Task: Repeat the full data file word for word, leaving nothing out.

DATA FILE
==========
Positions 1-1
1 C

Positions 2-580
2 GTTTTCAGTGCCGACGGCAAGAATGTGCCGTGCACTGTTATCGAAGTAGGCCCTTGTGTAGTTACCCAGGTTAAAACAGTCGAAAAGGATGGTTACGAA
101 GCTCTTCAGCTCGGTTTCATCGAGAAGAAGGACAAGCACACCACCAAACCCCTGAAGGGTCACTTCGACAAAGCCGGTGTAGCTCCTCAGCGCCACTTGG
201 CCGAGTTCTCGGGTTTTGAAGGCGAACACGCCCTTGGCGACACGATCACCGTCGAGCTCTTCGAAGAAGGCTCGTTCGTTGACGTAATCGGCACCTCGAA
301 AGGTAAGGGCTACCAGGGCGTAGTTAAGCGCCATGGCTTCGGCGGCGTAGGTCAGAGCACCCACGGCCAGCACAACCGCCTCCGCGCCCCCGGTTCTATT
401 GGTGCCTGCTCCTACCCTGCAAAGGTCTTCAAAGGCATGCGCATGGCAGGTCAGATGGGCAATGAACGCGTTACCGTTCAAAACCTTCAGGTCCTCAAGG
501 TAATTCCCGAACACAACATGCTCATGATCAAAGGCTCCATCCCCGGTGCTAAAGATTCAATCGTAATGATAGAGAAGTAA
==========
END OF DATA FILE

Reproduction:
Positions 1-1
1 C

Positions 2-580
2 GTTTTCAGTGCCGACGGCAAGAATGTGCCGTGCACTGTTATCGAAGTAGGCCCTTGTGTAGTTACCCAGGTTAAAACAGTCGAAAAGGATGGTTACGAA
101 GCTCTTCAGCTCGGTTTCATCGAGAAGAAGGACAAGCACACCACCAAACCCCTGAAGGGTCACTTCGACAAAGCCGGTGTAGCTCCTCAGCGCCACTTGG
201 CCGAGTTCTCGGGTTTTGAAGGCGAACACGCCCTTGGCGACACGATCACCGTCGAGCTCTTCGAAGAAGGCTCGTTCGTTGACGTAATCGGCACCTCGAA
301 AGGTAAGGGCTACCAGGGCGTAGTTAAGCGCCATGGCTTCGGCGGCGTAGGTCAGAGCACCCACGGCCAGCACAACCGCCTCCGCGCCCCCGGTTCTATT
401 GGTGCCTGCTCCTACCCTGCAAAGGTCTTCAAAGGCATGCGCATGGCAGGTCAGATGGGCAATGAACGCGTTACCGTTCAAAACCTTCAGGTCCTCAAGG
501 TAATTCCCGAACACAACATGCTCATGATCAAAGGCTCCATCCCCGGTGCTAAAGATTCAATCGTAATGATAGAGAAGTAA